Climate change is going to happen, but whether it is happening now or not is completely disputable, and we have not enough records or expertise to judge. It might have helped if the savants at the U. of East Anglia, who were keeping the raw date, hadn't lost most of it somehow--because, as Dr. Phil Jones said in a UTube'd interview, he wasn't very good at housekeeping.
For all the horror of the failure of the BP rig (none were lost during Katrina, although Deep Horizon was not in place then, but it makes you wonder if you like conspiracies) and the 11 lives lost, oil tankers carry 2,000,000,000 barrels (3.2X1011) annually and lose at sea 16% of the oil, or over 700 metric tons (again, I don't know the math equivalents here of cubic kilometers, barrels, and metric tons), but it's a whole lot more than the 5 million barrels leaked in the Gulf.
Actually, oil leaks NATURALLY occur everywhere under earth's own pressure. Tar called bitumen (or mumia) seeped out of the desert for thousands of years in the Middle East. When Alexander the Great paraded into Babylon, the conquered citizens lined the streets with bitumen and lit them in parallels of fire throughout the city. In an era when night lights consisted of the torch, such a display must have been dazzling.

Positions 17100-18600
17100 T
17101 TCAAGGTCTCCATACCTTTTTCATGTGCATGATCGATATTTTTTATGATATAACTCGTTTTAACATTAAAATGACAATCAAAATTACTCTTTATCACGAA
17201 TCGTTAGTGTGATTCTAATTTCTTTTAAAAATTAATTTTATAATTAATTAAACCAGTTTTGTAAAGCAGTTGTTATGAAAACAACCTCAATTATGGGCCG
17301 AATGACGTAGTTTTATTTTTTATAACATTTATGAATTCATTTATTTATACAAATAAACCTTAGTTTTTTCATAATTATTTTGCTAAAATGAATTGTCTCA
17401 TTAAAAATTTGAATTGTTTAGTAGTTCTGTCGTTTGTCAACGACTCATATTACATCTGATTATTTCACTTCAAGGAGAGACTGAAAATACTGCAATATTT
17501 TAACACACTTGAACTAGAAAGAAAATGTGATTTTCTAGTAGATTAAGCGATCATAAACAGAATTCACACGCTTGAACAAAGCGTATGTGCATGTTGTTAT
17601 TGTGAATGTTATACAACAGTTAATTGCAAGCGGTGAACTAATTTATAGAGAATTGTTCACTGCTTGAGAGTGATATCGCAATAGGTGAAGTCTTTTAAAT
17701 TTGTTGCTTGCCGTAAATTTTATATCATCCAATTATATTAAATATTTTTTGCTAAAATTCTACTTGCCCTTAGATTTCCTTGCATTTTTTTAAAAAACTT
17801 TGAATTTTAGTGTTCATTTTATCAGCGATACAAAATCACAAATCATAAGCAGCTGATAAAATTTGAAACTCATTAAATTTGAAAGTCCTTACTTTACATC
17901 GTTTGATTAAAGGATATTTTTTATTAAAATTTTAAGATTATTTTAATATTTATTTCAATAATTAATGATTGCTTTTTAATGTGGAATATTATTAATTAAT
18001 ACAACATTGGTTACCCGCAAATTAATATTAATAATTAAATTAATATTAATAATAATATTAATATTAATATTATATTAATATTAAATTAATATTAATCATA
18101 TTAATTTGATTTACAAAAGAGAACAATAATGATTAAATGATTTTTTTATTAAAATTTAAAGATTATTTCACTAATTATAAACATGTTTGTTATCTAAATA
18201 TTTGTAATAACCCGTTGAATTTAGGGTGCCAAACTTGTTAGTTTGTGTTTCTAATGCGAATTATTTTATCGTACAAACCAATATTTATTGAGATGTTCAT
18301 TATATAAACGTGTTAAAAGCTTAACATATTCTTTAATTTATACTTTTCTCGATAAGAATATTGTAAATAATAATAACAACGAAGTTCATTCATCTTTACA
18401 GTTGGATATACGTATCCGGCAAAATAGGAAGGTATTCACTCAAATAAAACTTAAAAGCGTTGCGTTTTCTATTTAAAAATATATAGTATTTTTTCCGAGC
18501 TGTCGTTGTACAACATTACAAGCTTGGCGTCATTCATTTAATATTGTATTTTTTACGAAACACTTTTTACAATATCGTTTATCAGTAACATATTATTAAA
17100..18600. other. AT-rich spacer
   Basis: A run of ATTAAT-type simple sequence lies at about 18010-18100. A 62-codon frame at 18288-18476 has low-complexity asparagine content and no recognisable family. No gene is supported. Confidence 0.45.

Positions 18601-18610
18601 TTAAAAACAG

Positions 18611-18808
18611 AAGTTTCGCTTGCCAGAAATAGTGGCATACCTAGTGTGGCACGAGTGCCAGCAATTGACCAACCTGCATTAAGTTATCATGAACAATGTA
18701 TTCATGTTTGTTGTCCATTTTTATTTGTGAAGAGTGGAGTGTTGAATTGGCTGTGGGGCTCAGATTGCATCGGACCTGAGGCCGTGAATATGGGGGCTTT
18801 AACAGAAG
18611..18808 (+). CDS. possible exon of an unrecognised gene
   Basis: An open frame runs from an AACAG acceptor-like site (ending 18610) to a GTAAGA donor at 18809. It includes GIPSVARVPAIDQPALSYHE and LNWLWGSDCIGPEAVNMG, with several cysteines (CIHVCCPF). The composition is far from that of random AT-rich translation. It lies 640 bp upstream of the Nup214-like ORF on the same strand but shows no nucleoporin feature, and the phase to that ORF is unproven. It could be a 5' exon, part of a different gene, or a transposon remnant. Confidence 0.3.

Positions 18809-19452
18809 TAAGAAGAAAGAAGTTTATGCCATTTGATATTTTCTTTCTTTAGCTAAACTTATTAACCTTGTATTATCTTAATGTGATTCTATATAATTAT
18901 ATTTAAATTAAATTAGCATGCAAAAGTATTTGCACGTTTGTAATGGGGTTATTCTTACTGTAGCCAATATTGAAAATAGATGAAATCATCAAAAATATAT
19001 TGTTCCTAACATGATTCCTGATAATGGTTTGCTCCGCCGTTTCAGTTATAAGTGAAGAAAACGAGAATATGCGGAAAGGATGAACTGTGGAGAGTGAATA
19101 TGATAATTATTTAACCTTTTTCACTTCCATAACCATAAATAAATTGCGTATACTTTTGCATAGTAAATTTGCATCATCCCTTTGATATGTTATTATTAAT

These inexplicable eruptions so fascinated peoples of the ancient world that later Egyptian mummification used mumia in the process of preservation, and the mummies turned black as a result. Ergo, this petroleum stuff has been around forever, and we have survived as a species, although in the Middle Ages, physicians ordered mummy wrappings from Egypt and mixed them in elixirs for treatment of God knows what. How those disagnoses turned out is questionable.
But I digress.
1,000,000 barrels are estimated to seep into the Gulf of Mexico whether we ever drill there or not. The well(s) off Santa Barbara that have been moratorium'ed since 1969 sit on a dome that is slowly lifting the coastline and the city as it leaks 11 tons (another numerical accounting) of oil and gas bubblets DAILY, which could be pumped (rigs could be retrofitted within a year) by California to provide jobs, energy, and taxes for a state that is $19 billion in debt. To its credit, Santa Barbara itself has voted to restart its off-shore wells, but the Congressional prohibition from 1982 is still in place. (Also, Schwartzenegger has said he would not ever restart those drilling sites or explore for else--the more fool he.)
Unfortunately, for our resident evil in chief in DC, the coal mining disaster of last year and the BP failure of this spring/summer were not terror enough to drive a comprehensive krap and trade bill through both houses and cripple US industry and energy for a generation.
But if you watch the Weather Channel, it is still on the case of the Gulf oil problem and prospective global warming, although I notice it has not shut down and saved all those carbon emissions a cable channel must produce in televising its reports of nature's misery and defeat on a 24/7 basis.